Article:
Pau Gasol is still a Los Angeles Laker. He and his $19.3 million salary.
He could have been moved at the trade deadline but the Lakers wanted assets back for the Spanish star. For example, talks with the Phoenix Suns fell apart when the Lakers wanted one of the top two of the four first round picks the Suns have in the 2014 draft. Some teams though the Lakers should have sent them a pick for saving them all that cash.
“The organization is not motivated by saving ‘X’ amount of dollars,” Kupchak said. “We were more concerned with making a basketball deal.”
“I think the expression would be a ‘salary dump.’ That’s not what this organization will do. If we could get picks or players that we felt good about going forward, then we would have done that. But we had opportunities to go below the threshold and we wouldn’t do it.”
The Lakers did save themselves some money at the trade deadline but they are going to end the season about $5.8 million over the luxury tax line, which will cost them about $8.9 million. For a middle or small market team that is a huge chunk of change, for the Lakers and their $250 million a year cable television deal, it’s spare change. It’s that $20 you find in the pocket of a jacket you haven’t worn since last winter.
Besides, with every salary except Kobe Bryant, Steve Nash and Robert Sacre coming off the books next season (we all know Nick Young is opting out) the Lakers will be under the tax line next season and likely the next few. Those two seasons below the number re-set them against the repeater tax.
The new CBA has done a lot to level the playing field of the NBA — if you want to spend like the Brooklyn Nets you can but the tools you have to bring in players become limited (smaller mid-level exception, no sign-and-trades to add salary). However, there is never going to be a magical formula that completely levels the playing field between Los Angeles and Memphis, or New York and Oklahoma City. Those smaller markets can certainly build winning teams and successful organization, but the revenue issue is something no CBA could address (or at least not one the players and owners would sign off on).
Spurs to give Tim Duncan, Manu Ginobili Friday night off in Denver
That is the first night of a back-to-back, with former Spurs’ assistant coach Mike Budenholzer and his Atlanta Hawks coming to San Antonio on Saturday. Popovich is saving his two veterans for that game.
Duncan and Ginobili have looked like they found the fountain of youth this season. Duncan is taking on less of the offense but has been very efficient in those moments. Ginobili has the impact he did a few years back in his bench role.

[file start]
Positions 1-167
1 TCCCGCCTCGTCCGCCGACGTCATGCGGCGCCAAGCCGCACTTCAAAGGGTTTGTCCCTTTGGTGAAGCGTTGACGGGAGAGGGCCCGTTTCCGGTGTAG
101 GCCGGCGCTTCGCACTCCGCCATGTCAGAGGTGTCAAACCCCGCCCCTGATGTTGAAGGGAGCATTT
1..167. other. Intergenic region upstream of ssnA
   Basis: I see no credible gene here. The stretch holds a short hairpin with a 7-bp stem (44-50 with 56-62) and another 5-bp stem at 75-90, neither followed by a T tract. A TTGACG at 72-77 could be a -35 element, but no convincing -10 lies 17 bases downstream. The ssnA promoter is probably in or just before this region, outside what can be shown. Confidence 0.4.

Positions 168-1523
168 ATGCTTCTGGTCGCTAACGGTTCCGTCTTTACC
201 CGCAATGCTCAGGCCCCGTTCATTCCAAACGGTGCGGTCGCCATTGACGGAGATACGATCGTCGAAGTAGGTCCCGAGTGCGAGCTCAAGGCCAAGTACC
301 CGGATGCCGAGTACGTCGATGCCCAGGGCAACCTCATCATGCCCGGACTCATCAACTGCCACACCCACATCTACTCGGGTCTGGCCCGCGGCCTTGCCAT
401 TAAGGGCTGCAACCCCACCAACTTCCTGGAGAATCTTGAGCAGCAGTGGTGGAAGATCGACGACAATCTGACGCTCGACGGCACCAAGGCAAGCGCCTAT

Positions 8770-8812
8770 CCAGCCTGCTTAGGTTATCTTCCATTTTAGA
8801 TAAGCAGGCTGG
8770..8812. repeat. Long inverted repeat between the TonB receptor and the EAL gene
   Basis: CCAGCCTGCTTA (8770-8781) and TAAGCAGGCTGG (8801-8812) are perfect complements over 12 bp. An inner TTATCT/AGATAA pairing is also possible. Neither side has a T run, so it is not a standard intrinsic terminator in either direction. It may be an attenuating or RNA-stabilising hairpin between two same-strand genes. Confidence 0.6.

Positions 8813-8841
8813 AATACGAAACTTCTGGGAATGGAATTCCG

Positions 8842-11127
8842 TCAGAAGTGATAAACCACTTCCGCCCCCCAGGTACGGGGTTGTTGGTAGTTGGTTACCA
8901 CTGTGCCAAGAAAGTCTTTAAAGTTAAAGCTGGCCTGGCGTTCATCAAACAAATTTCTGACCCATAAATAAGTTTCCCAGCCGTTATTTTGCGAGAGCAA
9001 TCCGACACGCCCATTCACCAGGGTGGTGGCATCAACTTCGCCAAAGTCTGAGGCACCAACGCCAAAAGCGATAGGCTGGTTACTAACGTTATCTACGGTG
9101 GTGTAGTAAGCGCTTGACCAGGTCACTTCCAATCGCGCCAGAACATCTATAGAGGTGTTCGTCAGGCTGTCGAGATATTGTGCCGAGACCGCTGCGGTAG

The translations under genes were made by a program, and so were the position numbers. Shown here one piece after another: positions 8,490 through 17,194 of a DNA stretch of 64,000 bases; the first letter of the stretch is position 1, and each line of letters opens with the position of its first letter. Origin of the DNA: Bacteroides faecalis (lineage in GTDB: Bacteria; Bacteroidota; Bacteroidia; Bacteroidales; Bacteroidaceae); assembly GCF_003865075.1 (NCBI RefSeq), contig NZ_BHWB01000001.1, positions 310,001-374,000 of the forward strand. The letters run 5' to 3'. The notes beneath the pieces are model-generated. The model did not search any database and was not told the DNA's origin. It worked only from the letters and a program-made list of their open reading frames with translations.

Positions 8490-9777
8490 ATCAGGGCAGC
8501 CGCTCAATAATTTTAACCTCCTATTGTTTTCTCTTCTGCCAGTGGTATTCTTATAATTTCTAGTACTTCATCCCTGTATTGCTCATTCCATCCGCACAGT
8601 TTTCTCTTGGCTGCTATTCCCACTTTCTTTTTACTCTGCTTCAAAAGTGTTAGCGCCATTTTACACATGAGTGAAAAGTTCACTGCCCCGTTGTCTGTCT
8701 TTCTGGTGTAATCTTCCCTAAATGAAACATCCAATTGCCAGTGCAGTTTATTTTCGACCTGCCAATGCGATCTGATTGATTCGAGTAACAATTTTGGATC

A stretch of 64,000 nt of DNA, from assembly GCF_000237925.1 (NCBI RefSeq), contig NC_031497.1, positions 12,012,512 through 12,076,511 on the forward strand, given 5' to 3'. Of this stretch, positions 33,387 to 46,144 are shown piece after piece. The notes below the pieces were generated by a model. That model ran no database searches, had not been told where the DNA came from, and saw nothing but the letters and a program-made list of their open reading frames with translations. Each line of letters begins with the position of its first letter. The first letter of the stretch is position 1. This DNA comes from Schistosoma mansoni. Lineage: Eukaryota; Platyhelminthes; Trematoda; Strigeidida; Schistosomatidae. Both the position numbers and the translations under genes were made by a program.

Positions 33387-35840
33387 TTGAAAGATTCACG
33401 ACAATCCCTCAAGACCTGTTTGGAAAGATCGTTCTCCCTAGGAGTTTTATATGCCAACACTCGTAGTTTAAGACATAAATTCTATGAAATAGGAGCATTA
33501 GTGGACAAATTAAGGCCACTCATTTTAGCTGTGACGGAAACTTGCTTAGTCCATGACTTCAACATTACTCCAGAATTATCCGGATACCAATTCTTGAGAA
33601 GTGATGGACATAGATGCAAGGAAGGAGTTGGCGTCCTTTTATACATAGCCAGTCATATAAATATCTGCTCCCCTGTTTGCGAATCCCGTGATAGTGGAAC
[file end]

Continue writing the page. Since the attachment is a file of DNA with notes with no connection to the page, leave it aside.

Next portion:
What Gregg Popovich cares about is them playing like that come the postseason. So they will rest on Friday.
Rejecting the tender is a favor to the drafting team, which gets to keep the player’s exclusive rights for a year. If Thornton tries to join the NBA now, he’s stuck negotiating with only the Celtics.
By accepting the tender, the player typically gets one of two outcomes. He either plays on that contract and draws an NBA salary or he gets waived. But even getting waived is better than rejecting the tender, because at least the player becomes a free agent and can negotiate with any team.
Players who reject the tender go to another league and play for less money. In Thornton’s case, that mean Australia.
How’s that going?
(Almost) never reject the required tender as a second-round pick.
Byron Scott says they just have to get Kobe Bryant better looks
Kobe Bryant is averaging 15.2 points a game at age 37. It’s just taking him 16.4 shots per game to get there. After his 1-of-14 shooting performance against the Warriors the other night — with too much isolation and too many plays run just for him — there has been a lot of talk about his shot. With reason, this is his shot chart so far this season.
So what do the Lakers’ do? Get Kobe to shoot less and get the ball in the hands of the young stars they supposed to be developing more? Nah.
“I know his mentality is that he can still play in this league,” Scott said. “And we feel the same way….
“Obviously he’s struggling right now with his shot, and I think everybody can see that,” Scott said. “So it’s trying to get him in better position to be able to have an opportunity to knock those shots down on a consistent basis. That’s No. 1.
“I don’t know if it’s his legs. I don’t think so. Again, our conversations are pretty blunt. … He tells me when he is tired and he tells me when he’s not tired. And the last few days, he said he feels great. So, I don’t think it’s a matter of him being tired or his legs being tired. I think it’s a matter of his timing being a little off.”
Yes, how could it be his legs? It’s not like he’s a 37-year-old with more than 55,000 NBA minutes played, and coming off an Achilles rupture and major knee surgery.
Honestly, I hope the Lakers and Kobe find a balance soon, because they have become just hard to watch. And I don’t want Kobe to go out this way.